The Blockchain Technology’s Potential Influence on Food Supply Chains and Food Traceability : Implementation Framework in the Hungarian Cattle Supply Chains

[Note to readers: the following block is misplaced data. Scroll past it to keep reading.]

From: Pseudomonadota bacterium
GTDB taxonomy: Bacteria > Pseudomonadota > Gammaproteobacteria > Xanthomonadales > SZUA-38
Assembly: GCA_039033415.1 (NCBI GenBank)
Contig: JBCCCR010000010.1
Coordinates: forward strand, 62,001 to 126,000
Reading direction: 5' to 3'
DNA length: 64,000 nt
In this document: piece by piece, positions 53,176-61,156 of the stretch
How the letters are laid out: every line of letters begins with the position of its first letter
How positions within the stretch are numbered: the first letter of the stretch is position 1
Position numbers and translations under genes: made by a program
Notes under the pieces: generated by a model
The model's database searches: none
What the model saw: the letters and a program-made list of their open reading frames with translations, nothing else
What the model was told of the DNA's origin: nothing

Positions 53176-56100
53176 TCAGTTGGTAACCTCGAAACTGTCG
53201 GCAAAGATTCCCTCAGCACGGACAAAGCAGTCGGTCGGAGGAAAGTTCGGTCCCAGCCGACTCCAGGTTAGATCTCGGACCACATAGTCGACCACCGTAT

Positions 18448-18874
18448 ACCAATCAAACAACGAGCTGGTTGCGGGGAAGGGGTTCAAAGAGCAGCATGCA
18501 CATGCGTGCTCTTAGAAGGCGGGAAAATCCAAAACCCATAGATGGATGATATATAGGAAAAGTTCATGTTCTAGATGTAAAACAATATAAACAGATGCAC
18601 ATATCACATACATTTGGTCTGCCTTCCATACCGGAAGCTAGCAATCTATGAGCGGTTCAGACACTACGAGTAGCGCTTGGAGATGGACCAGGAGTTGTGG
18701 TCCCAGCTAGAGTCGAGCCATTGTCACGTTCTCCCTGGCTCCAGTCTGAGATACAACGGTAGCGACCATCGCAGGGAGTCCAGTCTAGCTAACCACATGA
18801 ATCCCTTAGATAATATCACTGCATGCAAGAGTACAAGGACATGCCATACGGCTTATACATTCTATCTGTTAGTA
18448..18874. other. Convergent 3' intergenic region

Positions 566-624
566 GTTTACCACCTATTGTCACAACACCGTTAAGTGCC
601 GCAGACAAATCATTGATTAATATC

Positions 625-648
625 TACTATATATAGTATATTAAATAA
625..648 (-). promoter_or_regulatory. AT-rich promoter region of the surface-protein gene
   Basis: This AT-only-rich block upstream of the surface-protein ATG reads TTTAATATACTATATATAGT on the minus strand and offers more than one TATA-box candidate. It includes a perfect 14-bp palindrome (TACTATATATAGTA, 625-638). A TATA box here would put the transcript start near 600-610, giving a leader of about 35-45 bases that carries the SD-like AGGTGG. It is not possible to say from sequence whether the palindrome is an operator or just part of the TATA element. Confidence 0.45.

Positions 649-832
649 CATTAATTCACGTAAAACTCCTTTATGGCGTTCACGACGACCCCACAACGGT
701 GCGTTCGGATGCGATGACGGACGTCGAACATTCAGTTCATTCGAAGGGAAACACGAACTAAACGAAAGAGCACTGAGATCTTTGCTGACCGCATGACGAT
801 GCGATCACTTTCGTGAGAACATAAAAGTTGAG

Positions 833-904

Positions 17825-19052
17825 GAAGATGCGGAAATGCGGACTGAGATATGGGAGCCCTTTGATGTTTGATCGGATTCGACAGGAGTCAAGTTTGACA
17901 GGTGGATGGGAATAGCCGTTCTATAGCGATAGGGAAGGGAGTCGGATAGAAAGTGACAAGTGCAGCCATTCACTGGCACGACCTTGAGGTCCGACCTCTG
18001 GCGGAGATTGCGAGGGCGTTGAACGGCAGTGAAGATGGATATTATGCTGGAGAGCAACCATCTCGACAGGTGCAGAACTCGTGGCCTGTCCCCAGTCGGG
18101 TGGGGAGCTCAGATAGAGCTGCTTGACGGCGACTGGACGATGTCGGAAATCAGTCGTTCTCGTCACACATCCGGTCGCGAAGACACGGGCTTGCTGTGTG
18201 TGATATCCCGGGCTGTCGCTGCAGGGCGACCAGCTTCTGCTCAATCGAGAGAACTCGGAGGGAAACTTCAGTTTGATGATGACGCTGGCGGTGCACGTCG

Gartai, Ádám (2020) The Blockchain Technology’s Potential Influence on Food Supply Chains and Food Traceability : Implementation Framework in the Hungarian Cattle Supply Chains. BA/BSc thesis, BCE, International Study Programs. Szabadon elérhető változat / Unrestricted version: